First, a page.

Friday, December 03, 2004
by Reymundo Salao
The Guardian, December 3, 2004
When I got to the third level of Robinson’s last Wednesday, I was aghast in pleasant fever to find that almost all of the films being shown this week are must-sees. There’s the long awaited cold war-era novel-adaptation “The Manchurian Candidate” and the sequel of probably the best romantic movie I’ve ever seen (Before Sunrise) “Before Sunset”. Not to mention the Pinoy horror “Pa-Siyam” which has drawn me with a bit of intrigue. And there’s that temptation to watch “The Incredibles” AGAIN. But it has been a while since I watched a good “treasure-hunt-movie” a la Indiana Jones. So I decided to take a trip in search of “National Treasure”.
The story follows the lifelong devotion and obsession of our protagonist Benjamin Franklin Gates (Nicholas Cage) in search of a treasure kept secret for centuries by the founding (patriot) fathers of the United States of America and the few of their descendants who have kept that secret, but to unlock that secret and to seek for that treasure that has remained hidden for centuries, is an arduous, seemingly-futile quest. It is a quest that was actually shared by Ben's father and grandfathers as well, but they all failed and gave up, dismissing the existence of the treasure to be a myth, saying that it just leads to clues and more clues, that it leads to nowhere. But Ben firmly believes in the secret and has broken ground making one step ahead by discovering one very important clue. The clue revealing that the map of the treasure is hidden, engraved with invisible ink at the back of the historical Declaration of Independence document. But on his tail after the treasure is his rival ex-partner Ian Howe (Sean Bean). Left without a choice and with a desperate decision, Ben takes that daring step to steal the Declaration of Independence and from that point, his adventure towards finding the Hidden Treasure steams up with action, mystery and intrigue.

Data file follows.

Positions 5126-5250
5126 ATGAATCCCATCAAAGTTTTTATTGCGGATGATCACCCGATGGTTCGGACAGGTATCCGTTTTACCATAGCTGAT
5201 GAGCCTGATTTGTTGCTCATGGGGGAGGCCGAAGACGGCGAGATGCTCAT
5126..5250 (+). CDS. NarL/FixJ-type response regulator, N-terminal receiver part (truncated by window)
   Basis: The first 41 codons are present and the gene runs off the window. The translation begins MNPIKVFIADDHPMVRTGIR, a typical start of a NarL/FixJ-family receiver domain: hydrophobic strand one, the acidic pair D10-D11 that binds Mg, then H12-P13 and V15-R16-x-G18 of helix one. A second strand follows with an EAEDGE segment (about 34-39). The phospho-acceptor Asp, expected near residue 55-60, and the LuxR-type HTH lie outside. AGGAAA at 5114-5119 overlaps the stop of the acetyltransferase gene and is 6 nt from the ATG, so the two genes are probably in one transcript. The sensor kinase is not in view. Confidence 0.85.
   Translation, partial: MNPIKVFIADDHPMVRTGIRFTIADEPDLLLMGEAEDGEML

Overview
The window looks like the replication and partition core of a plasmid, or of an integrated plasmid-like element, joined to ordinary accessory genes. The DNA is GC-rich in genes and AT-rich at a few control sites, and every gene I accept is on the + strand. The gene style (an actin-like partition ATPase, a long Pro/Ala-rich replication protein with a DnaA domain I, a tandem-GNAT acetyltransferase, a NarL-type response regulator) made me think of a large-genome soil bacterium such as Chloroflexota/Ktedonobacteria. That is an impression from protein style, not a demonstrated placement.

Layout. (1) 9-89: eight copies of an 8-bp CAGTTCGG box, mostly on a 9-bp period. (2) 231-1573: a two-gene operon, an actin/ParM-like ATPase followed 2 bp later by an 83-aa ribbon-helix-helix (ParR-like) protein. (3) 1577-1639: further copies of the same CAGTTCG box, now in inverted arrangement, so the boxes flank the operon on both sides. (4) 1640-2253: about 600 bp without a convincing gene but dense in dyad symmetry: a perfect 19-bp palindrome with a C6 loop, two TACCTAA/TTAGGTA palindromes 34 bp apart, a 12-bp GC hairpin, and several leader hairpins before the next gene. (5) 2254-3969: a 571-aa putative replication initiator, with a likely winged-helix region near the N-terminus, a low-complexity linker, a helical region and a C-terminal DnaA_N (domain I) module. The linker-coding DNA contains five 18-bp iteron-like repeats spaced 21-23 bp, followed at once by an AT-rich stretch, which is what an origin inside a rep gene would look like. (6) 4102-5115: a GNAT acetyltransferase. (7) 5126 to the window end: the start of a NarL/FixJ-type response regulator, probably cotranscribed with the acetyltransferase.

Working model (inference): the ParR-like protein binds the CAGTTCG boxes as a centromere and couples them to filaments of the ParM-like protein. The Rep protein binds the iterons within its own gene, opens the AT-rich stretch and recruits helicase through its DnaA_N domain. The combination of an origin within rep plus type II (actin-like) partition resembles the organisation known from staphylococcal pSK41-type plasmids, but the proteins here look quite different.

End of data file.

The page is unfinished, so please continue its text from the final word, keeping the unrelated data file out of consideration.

The character of Nicholas Cage in this film is his typical "thinking-hero" character, sort of refurbishing the same character he did in his previous film "The Rock". He takes that character one step ahead in a pinch of comedic tone, as his character Ben is believed by many to be a delusional "treasure-myth" geek who hastily and ineffectively tries to convince people of believing his concepts. He does it quite well and is so fit for such performance since Nick Cage really doesn’t shine in macho mouth-shut-action hero roles. More of the clean adventurer-action-hero-type, this kind of hero is best for this kind of wholesome all-out adventure kind of movie. Sean Bean's villain role carries a bit more serious tone than his previous villain roles. The depth of his being a feared villain is done well with his acting even without the aid of violence. The appearance of Christopher Plummer plays well in the storytelling narration of what the treasure myth is all about. Plummer has a voice and a way of speaking that exudes a serious mythical tone; you'd either believe it as fact or dismiss it as fiction. A tone that makes you think twice on the question "Does this treasure really exist?” Diane Kruger as the lovely Abigail Chase, is seen this time with a better acting role than her role as Helen in "Troy" And there's Justin Bartha playing Riley Poole, the hero's sidekick, gives a great addition of humor and life to the story. Jon Voight plays Ben's father who gave up on the myth of the treasure and has lost faith that it ever existed. Film nerds may make a comparison of his role to that of Sean Connery's in "Indiana Jones and the Last Crusade". It was interesting to see Voight play a typical father figure injecting that slight typical father-son tension on one part of the movie. Didn’t he play Lara Croft's father too? Then there's the ever-cool Harvey Keitel as Police Chief Sadusky, who delivers this convincing short speech at the end part of the movie that serves as a sort of epilogue for the film.